Mama Zen over at the Imaginary Garden asked us toads to write about being weird.  So, this is my weird offering, dediated to my weird friend Lori, who visited recently from her home in Macau.  

Monday, August 18, 2014

Voyage


 
     Yell Sound, Shetland by R. A. D. Stainforth


Climb aboard!
We sail away today,
over oceans deep and wild and wide,
out, and out, league after league toward the horizon
under endless slate grey skies, rain-kissed,                                  
cloud-tumbled, sun-pierced or
star-riddled.
And all we know recedes,
all the firm, green predictable things
recede as we traverse over oceans toward
the strange terrain of dream and fable.
Unknown wonders await;
climb aboard!


The picture is complements of Magpie Tales.  The form is from Imaginary Garden w/ Real ToadsIn its simplest form, the Triquain consists of seven lines, with syllables counted in multiples of 3.
3 - 6 - 9 - 12 - 9 - 6 - 3
The trick thereafter is in deciding how many of these stanzas you want to use.  There are several described, and I chose one called   Triquain Swirl.  This is created by joining the stanzas together on the seventh line, eliminating the second 3 syllable line and the space between stanzas. The finished stanza will stand at 13 lines and may be repeated thereafter.
3 - 6 - 9 - 12 - 9 - 6 - 3 - 6 - 9 - 12 - 9 - 6 - 3 
Also, one can include an element of repetition in the Swirl by taking a 3 syllable word or phrase from one of the longer lines and using it as the final 3 syllable line of the stanza or at the bridge of the swirl. 



Sunday, August 3, 2014

When Cowgirls Git Over Their Blues

    Elizabeth Taylor, set of "Giant" by Frank Worth

Life’s a rodeo
life’s a desert
life’s a sand burr
under yer saddle
life’s a hot stinkin’ sun
burnin’ the back a yer stiff, red neck
life’s a hot, sweaty sonofabitch
full’a bullshit n’ Copenhagen.

Imma rope you up
real good 
cowboy.
And I ain’t talkin’ no
eight seconds.


55 for all the Toads in the Imaginary Garden and all the Magpies at The Mag.

Monday, July 28, 2014

Queen of the Stone Age

     Museum by Tess Kincaid

Let us not concoct
healing potions for the dead,
nor invent
new colours
for blind eyes.
     -Hilda Doolittle

I dream
that I am on display
I have no privacy
except inside my own mind.
So I go about building an
inner life of vast spaces
empty of people
with wind and sun and
nightjars
singing me into bed.
Meanwhile
I stare blindly past
the gawking people
past the marble floors
glass doors
past the
streetfuls of cars and crowds,
buildings, bridges
mountain ridges
past the curve of the earth
past Moon, Mars,  Pluto
Milky Way,
out and out,
past a thousand galaxies
through time itself.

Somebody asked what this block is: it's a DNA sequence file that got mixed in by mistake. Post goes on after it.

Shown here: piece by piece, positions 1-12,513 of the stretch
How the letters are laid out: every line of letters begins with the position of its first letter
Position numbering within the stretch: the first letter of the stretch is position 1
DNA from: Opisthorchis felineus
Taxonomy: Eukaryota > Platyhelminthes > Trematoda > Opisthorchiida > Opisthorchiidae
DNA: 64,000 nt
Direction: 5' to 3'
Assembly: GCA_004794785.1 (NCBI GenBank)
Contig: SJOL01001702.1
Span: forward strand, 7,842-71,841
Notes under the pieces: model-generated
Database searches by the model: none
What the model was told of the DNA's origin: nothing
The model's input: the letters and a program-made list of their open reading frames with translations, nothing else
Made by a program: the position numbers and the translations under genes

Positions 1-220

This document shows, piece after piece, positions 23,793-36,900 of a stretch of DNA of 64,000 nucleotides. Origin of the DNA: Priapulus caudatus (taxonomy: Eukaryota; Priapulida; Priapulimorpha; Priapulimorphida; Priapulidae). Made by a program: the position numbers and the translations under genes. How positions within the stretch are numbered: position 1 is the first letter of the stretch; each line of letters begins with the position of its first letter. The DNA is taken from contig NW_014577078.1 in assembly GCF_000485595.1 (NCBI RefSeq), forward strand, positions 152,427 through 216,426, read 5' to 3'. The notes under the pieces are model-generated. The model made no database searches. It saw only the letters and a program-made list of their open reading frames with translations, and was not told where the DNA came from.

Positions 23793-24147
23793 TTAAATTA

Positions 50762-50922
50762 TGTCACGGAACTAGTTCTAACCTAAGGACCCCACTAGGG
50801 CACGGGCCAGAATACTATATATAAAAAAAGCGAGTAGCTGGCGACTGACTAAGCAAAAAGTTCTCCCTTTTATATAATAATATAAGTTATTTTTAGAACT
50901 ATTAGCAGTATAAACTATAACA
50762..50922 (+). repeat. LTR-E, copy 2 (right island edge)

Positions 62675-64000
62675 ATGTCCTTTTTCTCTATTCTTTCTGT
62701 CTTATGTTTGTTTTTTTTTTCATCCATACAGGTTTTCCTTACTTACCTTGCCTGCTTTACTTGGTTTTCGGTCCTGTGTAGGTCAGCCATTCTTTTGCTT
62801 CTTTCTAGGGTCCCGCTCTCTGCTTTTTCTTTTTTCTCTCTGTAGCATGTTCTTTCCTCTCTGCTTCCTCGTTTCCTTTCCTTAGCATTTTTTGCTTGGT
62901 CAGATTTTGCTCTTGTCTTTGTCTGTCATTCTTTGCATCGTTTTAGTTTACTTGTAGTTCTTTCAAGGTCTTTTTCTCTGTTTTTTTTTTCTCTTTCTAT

Written for Magpie Tales where Tess Kincaid reigns as Queen of the Manor.  Click on the link and join us.

Thursday, July 24, 2014

Memory

     Image by Mama Zen

Small beauty
etched in bone,
folded in upon itself,
pressed into place
at the back of your mind.


For Mama Zen and all the toads in the Imaginary Garden.

Tuesday, July 22, 2014

Pub Pals



        Photo by a random man

Two beautiful women from Wales,
both writers and tellers of tales,
welcomed me to their land
with a hug and a hand,
lots of laughter and love and cocktails!


This is about the "publife and community" for dVerse.  I am much too late to link up there, but you should still go there and check out some great writing.  I had the good fortune to meet up with two writing, cyber-freinds when I travelled to the UK last year.  The amazing Shan Ellis and Julie Watkins are pictured here with me and the non-writing, but still delightful Lori McLaughlin.  And yes, a good time was had by all!

Ripe

     Photo Grocery from Tess Kincaid

At the corner store                          
are piled apples, oranges, potatoes 
and onions enough
to make you cry 
with the cutting of them,
 but that just takes one.
And shoppers touch the fruits
and the vegetables -
I won’t even mention
 the ogling of melons,
or the squeezing of tomatoes;
that is too much
firm fruit for this page.
But there is this concentration
of life, of juices, of vegetable matter,
some of it is still ripening;
and though we cling to life like a peach,
out back, the dumpster
is full of molding pears and cabbages.
My dead grandmother used to say
when you are old
your skin gets rotten like a banana.
We are all
ripening and rotting,
every fruit and vegetable and shopper
reaching for a peach,
every person walking past,
too busy to stop
but not able
to rush, or race-walk, or outrun
their own mortality.
And in the end, we all end.
And it is sad, if the life, or the fruit, or the vegetable
was good at all.
But, despite the dumpster full